One thing I have noticed is that the Defiant in size XL definitely feels like an XL, while my RX-Q in size XL feels quite snug in comparison. The internal shape or profile of both helmets feels similar, but the RX-Q in XL fits like large, while the Defiant feels correct as an XL.
I’m going to see if I can get a thicker set of cheek pads for the Defiant to pump it up a bit and maybe get it to fit a tad tighter.
Otherwise, the helmet is very comfortable and — although the liner fabric appears to be the same — the Defiant’s liner feels softer than the fabric in my RX-Q.
The Defiant also seems to have a slightly wider opening at the bottom of the helmet shell, which makes it easier to slip on my bulb-shaped head.
Arai uses what they call the “R75” shell shape on the Defiant and I don’t remember them using that terminology when I bought the RX-Q, so maybe that’s what makes a difference.
The R75 shell shape refers to the 75 mm radius used for the shell.
This is claimed to be a rounder and smoother shape that’s also stronger, which can help to divert or deflect impact energy by sliding and not catching on uneven surfaces and glancing off obstacles.
Also, the external vents and hardware on Arai helmets are designed to break off in the event of a crash, further minimizing the risk of catching or digging in during a spill.
In webBikeWorld helmet internal shape classification terms, I’ll have to end up characterizing the Defiant-Q as a “Neutral” shape shaded towards “Slightly Narrow”.
But I think the Arai “Intermediate Oval” shape will fit most head shapes, because it has the extra forehead room for “Slightly Narrow” heads but it also fits “Round” heads like mine quite comfortably.
The size XL fits a 61-62 cm head and as I mentioned, I think it fits to size.
The liner padding in the Defiant is also very comfortable — as most Arai helmets are. But the chin strap padding is still way too short. I’m not sure why Arai insists on such short straps, but it’s the one thing that is uncomfortable on their helmets. I’ve complained about this in almost every Arai helmet review and it’s no different with the Defiant.
Score: I’ll give the Defiant an “Outstanding” for an internal shape that should fit a wide majority of head shapes.
Face Shield, Eye Port and Visibility
The face shield on the Defiant is standard Arai. It’s the “SAI Max-Vision” type they released a few years ago, said to be 5 mm wider than the original.
It includes the two brow vents at the top that can be opened half-way and all the way (does anyone ever use the half opening?).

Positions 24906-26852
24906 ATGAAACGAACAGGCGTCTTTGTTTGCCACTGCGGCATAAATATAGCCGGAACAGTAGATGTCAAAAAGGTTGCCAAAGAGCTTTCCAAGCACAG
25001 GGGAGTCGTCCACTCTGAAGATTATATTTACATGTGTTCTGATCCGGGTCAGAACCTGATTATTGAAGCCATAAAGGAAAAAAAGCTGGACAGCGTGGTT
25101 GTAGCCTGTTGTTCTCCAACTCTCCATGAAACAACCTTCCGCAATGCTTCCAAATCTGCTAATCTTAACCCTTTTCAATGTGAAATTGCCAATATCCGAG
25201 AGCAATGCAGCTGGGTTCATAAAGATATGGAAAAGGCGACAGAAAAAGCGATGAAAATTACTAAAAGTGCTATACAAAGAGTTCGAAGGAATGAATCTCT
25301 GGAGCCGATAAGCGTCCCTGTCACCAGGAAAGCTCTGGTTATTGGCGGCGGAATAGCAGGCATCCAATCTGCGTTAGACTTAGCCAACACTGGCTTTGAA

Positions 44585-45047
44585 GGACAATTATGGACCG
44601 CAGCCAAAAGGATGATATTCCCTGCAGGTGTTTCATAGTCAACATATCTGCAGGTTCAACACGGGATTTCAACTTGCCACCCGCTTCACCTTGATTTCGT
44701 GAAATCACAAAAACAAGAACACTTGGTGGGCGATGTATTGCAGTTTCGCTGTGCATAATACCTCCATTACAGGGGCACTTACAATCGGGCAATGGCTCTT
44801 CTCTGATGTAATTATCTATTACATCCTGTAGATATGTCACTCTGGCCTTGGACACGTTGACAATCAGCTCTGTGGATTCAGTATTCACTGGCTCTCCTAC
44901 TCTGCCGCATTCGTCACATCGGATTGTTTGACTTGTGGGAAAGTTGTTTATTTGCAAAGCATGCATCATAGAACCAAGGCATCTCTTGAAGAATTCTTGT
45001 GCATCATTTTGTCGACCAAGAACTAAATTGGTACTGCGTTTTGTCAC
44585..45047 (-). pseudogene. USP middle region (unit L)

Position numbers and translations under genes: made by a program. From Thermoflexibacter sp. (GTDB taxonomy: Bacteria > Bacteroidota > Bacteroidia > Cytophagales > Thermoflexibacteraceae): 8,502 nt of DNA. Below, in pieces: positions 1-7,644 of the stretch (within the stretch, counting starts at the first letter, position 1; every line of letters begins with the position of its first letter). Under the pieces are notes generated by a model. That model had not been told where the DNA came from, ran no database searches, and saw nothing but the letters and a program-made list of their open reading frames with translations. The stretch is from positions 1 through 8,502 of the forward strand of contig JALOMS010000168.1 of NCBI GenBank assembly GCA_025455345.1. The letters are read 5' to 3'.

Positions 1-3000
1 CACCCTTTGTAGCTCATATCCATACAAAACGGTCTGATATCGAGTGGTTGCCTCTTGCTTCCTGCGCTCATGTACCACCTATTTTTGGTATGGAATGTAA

It directs air through vent channels attached to the top of the eye port and then through the liner and on to the rider’s head at about eyebrow level.
The visibility from the Defiant is about the same as the RX-Q. It’s good, but not great.
That’s probably because Arai keeps the eye port a bit smaller to add some protection. So overall, I’d rate it as perhaps slightly better than average for visibility.
The face shield also uses the standard Arai friction system to hold it open when raised.
This allows a virtually unlimited choice for positioning, which I like and the face shield does not twist or torque when raised or lowered.
The standard Arai face shield removal system is included and I’ve learned to use it without a problem.
It does take a bit of practice at first because it is different and perhaps more complex than something like an HJC system, but once you get the hang of it, there shouldn’t be a problem. I included a quick tutorial on this in the video below.
Arai says that a deliberate effort was made to eliminate as many protuberances on the helmet and face shield, thus the shield does not have a lift tab, only a locking snap at the lower left.
It works well but it may take some time for new Arai owners to become accustomed to using it, as it holds the face shield tightly to the eye port.
One thing for sure about the “snap ‘n’ hold” system: it keeps the face shield tight against the eye port gasket.
The gasket completely surrounds the eye port (not all helmets have this feature), and the combination of the tight fit and full gasket make the face shield watertight.
Arai includes a Pinlock “Max” system with the helmet. I’m not a big fan of Pinlock inserts and almost never install them, but then again, I don’t seem to have much of a problem with fogging.
The Defiant ventilation system works well enough and the face shield can be cracked open for defogging anyway.
The Defiant face shield is labeled as meeting VESC-8 standards. I measured it at 2.21 mm thick, slightly thicker than the non-Pinlock RX-Q face shield at 2.10 mm thick.